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Winter Night
Edna St. Vincent Millay


Pile high the hickory and the light
Log of chestnut struck by the blight.
Welcome in the winter night.

The day has gone in hewing and felling,
Sawing and drawing wood to the dwelling
For the night of talk and story-telling.

These are the hours that give the edge
To the blunted axe and the bent wedge,
Straighten the saw and lighten the sledge.

Here are question and reply,
And the fire reflected in the thinking eye.
So peace, and let the bob-cat cry.

This poem is in the public domain.


Edna St. Vincent Millay (1892 - 1950) was a poet and playwright and the first woman to win a Pulitzer Prize. She began publishing poems while still in high school and earned a full scholarship to Vassar based largely on a single poem, called "Renascence." Part of a prominent group of artists and writers who lived in Greenwich Village, Millay was as famous for her bohemian lifestyle as for her writing. She spent the last half of her life entertaining fellow artists with her husband at Steepletop, their pastoral New York estate, which is now a National Historic Landmark.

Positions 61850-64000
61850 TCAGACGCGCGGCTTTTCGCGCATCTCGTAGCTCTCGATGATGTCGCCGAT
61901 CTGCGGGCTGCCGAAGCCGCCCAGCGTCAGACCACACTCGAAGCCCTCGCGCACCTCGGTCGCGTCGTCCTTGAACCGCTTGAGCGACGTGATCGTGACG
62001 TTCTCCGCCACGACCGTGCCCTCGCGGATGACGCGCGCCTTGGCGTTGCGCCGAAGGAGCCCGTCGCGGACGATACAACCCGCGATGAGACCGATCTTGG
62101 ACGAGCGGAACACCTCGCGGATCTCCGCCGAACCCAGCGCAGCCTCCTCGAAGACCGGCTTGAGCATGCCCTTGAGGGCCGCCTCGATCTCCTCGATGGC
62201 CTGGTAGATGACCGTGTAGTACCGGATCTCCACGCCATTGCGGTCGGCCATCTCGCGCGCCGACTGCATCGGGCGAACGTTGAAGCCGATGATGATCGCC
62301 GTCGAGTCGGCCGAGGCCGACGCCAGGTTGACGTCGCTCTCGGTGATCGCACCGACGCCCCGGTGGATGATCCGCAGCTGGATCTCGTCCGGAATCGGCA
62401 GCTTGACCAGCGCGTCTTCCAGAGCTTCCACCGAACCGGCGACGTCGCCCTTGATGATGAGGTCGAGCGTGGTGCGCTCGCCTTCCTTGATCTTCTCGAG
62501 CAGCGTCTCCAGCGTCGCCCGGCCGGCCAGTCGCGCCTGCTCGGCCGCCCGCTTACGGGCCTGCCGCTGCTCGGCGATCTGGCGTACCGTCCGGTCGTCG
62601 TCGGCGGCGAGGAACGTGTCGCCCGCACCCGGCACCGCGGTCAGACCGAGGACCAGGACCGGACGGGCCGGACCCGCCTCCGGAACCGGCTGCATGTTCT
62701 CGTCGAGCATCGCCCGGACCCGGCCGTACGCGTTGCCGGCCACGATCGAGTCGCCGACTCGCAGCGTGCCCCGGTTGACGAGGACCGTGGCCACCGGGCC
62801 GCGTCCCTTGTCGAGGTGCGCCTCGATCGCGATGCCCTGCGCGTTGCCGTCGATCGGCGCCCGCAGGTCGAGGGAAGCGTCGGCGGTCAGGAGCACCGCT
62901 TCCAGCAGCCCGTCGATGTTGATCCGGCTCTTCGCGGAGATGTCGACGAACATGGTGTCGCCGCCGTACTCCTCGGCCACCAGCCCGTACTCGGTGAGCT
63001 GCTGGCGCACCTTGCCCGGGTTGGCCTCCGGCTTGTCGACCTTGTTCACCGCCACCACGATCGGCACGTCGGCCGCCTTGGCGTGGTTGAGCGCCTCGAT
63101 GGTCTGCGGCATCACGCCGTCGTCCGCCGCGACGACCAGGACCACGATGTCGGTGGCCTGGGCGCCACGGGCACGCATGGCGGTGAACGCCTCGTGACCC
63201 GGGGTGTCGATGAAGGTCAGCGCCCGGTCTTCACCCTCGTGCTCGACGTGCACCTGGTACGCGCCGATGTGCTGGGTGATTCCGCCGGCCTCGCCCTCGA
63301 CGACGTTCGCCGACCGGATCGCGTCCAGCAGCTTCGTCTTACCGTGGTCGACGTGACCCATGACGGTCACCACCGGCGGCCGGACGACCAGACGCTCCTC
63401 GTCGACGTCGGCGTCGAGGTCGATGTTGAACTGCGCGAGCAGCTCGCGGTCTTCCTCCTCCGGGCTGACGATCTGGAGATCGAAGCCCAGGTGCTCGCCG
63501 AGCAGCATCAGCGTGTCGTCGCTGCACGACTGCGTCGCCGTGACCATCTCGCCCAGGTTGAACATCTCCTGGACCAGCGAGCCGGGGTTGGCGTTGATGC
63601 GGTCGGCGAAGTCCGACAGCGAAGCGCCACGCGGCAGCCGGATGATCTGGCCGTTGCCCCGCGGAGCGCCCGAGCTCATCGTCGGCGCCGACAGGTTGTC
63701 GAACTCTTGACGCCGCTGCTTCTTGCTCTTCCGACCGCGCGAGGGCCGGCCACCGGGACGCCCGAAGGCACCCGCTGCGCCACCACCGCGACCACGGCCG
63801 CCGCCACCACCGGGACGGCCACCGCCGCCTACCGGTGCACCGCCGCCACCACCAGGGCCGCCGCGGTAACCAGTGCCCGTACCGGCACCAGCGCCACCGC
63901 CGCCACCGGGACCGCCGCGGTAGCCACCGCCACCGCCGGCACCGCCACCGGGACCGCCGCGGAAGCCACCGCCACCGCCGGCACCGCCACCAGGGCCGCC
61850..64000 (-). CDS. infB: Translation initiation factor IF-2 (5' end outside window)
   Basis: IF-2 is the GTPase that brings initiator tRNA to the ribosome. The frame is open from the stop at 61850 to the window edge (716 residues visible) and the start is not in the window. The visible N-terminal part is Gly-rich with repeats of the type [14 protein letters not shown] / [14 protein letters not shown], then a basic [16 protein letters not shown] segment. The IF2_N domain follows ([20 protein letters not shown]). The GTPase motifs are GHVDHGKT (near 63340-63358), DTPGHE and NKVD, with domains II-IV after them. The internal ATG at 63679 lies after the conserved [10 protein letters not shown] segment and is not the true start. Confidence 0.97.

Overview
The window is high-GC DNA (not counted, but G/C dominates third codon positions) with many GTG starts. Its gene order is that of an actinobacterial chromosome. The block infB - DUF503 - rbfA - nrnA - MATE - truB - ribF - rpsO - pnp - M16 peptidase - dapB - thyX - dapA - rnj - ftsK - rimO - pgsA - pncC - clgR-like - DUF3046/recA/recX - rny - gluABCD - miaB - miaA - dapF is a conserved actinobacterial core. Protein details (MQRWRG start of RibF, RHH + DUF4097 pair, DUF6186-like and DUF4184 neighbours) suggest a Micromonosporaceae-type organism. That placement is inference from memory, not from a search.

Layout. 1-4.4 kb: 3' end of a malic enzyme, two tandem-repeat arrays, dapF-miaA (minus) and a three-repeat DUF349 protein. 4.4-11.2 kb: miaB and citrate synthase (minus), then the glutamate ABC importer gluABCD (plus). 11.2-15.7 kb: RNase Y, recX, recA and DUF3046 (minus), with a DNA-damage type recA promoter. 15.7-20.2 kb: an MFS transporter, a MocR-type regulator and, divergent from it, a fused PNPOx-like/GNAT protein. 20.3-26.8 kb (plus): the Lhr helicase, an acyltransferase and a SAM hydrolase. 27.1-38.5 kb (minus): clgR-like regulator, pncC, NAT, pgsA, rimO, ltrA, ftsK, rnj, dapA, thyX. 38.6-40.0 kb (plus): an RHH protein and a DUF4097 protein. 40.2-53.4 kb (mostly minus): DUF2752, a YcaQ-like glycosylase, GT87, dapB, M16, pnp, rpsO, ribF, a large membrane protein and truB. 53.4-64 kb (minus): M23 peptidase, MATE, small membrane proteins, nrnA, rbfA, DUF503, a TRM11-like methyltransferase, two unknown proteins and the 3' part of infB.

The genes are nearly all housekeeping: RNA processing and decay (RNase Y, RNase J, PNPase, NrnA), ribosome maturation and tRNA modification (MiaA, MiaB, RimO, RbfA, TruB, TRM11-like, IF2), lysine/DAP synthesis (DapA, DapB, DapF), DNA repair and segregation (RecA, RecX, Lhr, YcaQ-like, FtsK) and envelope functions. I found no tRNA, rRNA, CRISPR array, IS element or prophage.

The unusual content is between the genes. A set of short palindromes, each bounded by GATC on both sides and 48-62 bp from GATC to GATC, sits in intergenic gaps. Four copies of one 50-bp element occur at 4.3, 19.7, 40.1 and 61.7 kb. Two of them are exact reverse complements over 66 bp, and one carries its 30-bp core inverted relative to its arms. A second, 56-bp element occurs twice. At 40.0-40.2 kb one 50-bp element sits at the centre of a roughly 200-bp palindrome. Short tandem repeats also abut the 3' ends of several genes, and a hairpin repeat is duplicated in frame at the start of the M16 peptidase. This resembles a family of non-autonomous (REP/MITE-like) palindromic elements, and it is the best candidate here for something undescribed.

Post New Comment:
Wilda Morris:
"And the fire reflected in the thinking eye." Well-said.
Posted 12/29/2022 08:50 AM
This poem really resonates with me because, a few days ago, I had to say goodbye to an old "friend"~~a huge old oak tree. It was dying and becoming dangerous!The tree cutters left no trace, at my bidding.
Posted 12/28/2022 10:11 AM
The fires of the heart must be fed, as surely as the fires in the stove!
Posted 12/27/2022 02:03 PM
Even the rhymed triplets are cozy.
Posted 12/27/2022 11:17 AM
Can we call her ESVM or is that diminishing her? I too am a fan. And I love Jaynes openness to form as well as free verse. The last generation had to overcome form, but, being overturned as the only way, we can accept it as a way.
Posted 12/27/2022 10:49 AM
I love Edna St Vincent Millay's work...all of it!! The biography I read about her was an interesting and wonderful read. Great poem, Jayne!
Posted 12/27/2022 10:39 AM
Gilbert Allen:
The sound of this poem is exquisite and thought-provoking--especially that second stanza.
Posted 12/27/2022 10:10 AM
Much splitting takes a sledge and a wedge.
Posted 12/27/2022 09:47 AM
Oh! How lovely the rhymes (interlinear & end line . . . and the total life-experience this poem offers.
Posted 12/27/2022 08:59 AM
Darrell Arnold:
I love this. Being a woodcutter much of my life, and having relished (still relishing) the instant comfort and heat from a crackling fireplace, I know about the things her clever rhymes are telling. That is except for the pleasures of burning hickory and chestnut (ours is pine and cedar) and hearing the bobcat's cry. That would be swell.
Posted 12/27/2022 08:23 AM
Larry Schug:
As a person who's heated his house exclusively with wood for over forty years, I love everything about this poem--its metaphysics as well as the story it tells. Thanks Jane and Edna, wherever you may be.
Posted 12/27/2022 08:13 AM

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